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The housing crisis is anything but over, with banks still foreclosing on millions of properties while prosecutors investigate lenders for fraud. Would criminal convictions restore public confidence or is it too little too late? Also, President Obama addresses Britain's Parliament. On Reporter's Notebook, Paul Ryan's budget plan was supposed to perpetuate Republican dominance in Congress, but was it the Medicare provision that turned the tables for a Democrat in upstate New York?

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Making News President Obama Addresses British Parliament 7 MIN, 33 SEC

On his latest visit to Europe, Barack Obama today became the first American President to address a joint session of the British Parliament in Westminster Hall. He said it's possible for countries to be united by their ideals despite their differences. Mary Dejevsky, chief editorial writer for the Independent newspaper, offers some analysis.

Mary Dejevsky, The Independent (@marydejevsky)

Main Topic Three Years Later, the Housing Crisis Continues 34 MIN, 53 SEC

Banks and mortgage lenders now own a million foreclosed properties, with another million on the verge of repossession this year, creating a drag on the real estate market that will only get bigger. In the worst hit states, attorneys general are gearing up to investigate and prosecute lenders for fraud in both sales and foreclosures. In Washington, the bi-partisan Senate Permanent Subcommittee on Investigations issued a 650-page report outlining risky, deceptive practices by Goldman Sachs and other major Wall Street investment houses that made big money, essentially by betting against their own clients. Should they be prosecuted too? Would high-profile convictions renew public confidence in the home-loan industry or slow the market even more?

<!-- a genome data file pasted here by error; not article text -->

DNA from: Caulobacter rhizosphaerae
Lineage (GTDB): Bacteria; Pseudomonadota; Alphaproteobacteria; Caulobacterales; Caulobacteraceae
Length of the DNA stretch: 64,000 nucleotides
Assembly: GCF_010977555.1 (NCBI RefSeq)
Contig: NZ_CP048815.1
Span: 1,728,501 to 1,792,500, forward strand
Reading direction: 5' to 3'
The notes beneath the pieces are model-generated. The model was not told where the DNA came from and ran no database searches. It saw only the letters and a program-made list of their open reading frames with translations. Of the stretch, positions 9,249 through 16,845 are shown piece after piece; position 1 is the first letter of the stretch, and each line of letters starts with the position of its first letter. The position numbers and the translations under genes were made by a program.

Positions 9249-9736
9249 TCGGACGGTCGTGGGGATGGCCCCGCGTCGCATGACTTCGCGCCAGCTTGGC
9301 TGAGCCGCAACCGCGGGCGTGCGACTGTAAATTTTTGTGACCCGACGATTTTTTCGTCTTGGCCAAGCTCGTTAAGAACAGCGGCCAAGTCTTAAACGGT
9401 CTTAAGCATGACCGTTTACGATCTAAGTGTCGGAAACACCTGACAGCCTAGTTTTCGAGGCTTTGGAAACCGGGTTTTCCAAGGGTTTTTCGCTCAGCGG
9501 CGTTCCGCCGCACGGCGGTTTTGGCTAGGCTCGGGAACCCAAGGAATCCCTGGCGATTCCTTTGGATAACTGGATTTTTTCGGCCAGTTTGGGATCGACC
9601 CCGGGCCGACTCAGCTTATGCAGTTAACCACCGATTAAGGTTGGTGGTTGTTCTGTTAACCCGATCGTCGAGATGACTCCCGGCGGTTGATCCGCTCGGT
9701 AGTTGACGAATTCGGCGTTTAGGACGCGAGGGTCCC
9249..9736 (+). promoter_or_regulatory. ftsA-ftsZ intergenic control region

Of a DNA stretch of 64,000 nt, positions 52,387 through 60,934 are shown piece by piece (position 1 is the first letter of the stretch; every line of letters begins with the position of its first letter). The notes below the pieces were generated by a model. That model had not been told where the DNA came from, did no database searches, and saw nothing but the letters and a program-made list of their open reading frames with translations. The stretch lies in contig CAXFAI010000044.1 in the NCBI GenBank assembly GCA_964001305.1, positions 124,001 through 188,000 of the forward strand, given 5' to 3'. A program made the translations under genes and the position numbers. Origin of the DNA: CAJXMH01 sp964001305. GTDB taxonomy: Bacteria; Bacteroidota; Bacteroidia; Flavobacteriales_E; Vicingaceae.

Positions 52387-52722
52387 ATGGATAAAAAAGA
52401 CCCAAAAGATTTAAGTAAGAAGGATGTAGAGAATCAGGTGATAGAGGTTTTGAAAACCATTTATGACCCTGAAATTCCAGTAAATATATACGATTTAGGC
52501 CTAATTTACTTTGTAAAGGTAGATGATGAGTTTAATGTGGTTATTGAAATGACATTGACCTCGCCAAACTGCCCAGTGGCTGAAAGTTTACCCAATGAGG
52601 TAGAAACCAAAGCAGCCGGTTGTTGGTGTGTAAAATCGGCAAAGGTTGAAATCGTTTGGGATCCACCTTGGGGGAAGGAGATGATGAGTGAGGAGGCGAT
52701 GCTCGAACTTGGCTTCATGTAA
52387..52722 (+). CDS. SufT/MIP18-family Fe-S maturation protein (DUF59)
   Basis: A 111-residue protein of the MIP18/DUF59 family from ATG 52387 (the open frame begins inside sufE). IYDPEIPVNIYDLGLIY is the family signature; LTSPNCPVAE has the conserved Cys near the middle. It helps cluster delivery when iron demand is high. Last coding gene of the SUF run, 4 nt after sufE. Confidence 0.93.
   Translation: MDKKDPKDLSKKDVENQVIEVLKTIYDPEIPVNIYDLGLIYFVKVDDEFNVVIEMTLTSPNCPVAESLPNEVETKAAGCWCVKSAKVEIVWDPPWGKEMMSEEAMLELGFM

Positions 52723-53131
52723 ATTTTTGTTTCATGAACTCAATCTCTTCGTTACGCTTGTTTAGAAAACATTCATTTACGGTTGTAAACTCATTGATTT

Michael Troncoso, California Attorney General's Mortgage Fraud Strike Force
Mark Calabria, Cato Institute
Joshua Rosner, Graham Fisher & Company (@JoshRosner‎)
Matt Taibbi, Rolling Stone (@mtaibbi)

Reckless Endangerment

Gretchen Morgenson

Reporter's Notebook Medicare Key to Democratic Upset in NY Congressional Race 8 MIN, 7 SEC

It's been just a few weeks since super-confident House Republicans proposed a budget plan that included an overhaul of Medicare. Since then, they've been confronted at angry town hall meetings and declining public opinion polls. Yesterday, they got a message from voters. New York's 26th Congressional District was carefully drawn to include a majority of suburban Republicans between Buffalo and Rochester. Last night, as Democrat Kathy Hochul scored an upset victory in a special election to replace Republican Chris Lee, her supporters chanted, "Medicare, Medicare, Medicare."  Dave Weigel reports on politics for Slate.com.

David Weigel, Washington Post (@daveweigel)

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